Largest Protestant denomination in Belgium allows gay and lesbian clergy

The Synod of the United Protestant Church of Belgium has voted to decide that being gay should not be a barrier to being a minister in the church – which already performs blessing ceremonies for same-sex couples.

The largest Protestant Church in Belgium has voted to allow openly gay and lesbian people to become clergy.

The United Protestant Church of Belgium had already allowed female ordination for several years and for priests to bless same-sex couples when they marry but until now being gay had been a barrier to ordination.

Delegates to the church’s Synod debated the issue and voted to send a recommendation to all United Protestant Church of Belgium congregations to let them know the change in policy.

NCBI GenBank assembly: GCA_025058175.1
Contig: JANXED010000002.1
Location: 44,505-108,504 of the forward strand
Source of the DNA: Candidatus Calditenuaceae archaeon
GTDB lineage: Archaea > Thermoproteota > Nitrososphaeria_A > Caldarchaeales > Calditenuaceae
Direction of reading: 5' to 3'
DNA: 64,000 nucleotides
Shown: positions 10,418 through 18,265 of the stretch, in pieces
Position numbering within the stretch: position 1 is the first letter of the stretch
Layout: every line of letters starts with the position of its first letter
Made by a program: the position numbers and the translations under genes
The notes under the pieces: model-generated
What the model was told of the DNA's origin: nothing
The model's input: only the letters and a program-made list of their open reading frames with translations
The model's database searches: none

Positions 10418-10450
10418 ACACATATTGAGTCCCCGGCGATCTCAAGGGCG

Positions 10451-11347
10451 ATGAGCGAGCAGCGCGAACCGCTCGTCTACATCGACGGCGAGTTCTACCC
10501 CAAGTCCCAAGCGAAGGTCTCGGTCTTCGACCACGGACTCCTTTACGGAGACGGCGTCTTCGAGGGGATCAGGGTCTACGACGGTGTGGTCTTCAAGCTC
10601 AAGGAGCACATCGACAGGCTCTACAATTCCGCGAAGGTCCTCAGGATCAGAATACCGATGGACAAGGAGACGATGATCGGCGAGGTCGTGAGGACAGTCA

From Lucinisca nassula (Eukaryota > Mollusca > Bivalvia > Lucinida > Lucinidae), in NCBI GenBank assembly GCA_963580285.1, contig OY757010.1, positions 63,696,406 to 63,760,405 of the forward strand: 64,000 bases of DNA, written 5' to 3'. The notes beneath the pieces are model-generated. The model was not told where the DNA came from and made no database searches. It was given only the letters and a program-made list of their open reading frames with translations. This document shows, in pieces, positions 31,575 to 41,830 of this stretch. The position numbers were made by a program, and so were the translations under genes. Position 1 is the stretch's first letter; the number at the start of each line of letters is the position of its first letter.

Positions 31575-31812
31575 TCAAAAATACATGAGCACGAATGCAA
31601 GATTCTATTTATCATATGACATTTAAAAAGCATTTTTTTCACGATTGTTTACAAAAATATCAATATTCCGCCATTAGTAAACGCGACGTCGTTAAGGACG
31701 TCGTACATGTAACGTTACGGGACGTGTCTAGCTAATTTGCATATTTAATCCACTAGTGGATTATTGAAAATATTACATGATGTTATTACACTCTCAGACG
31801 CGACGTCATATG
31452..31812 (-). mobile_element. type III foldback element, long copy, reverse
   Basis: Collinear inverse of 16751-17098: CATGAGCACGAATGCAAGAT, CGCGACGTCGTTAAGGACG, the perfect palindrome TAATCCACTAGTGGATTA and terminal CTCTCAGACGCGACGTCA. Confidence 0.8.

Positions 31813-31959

‘I hope that everyone realizes that we are talking about human beings like you and me,’ church president Steven Fuite told the Synod, according to Welfare Society Territory.

‘I am proud of my church as well as the openness and respect in which the hearing took place,’ he later told La Lire.

The United Protestant Church of Belgium was created in 1978 through the merger of three Protestant denominations – the Protestant Evangelical Church, the Reformed Church and the Reformed Churches.

Since allowing women into the priesthood they now make up around 15% of the church’s pastoral body.

Belgium became the second country in the world to legalize same-sex marriage in 2003 and homosexuality has been legal within its borders since 1795.

Belgian voters elected openly gay Elio Di Rupo as their Prime Minister in 2011 – making him only the second openly gay person to lead a country after Iceland’s Prime Minister Jóhanna Sigurðardóttir.

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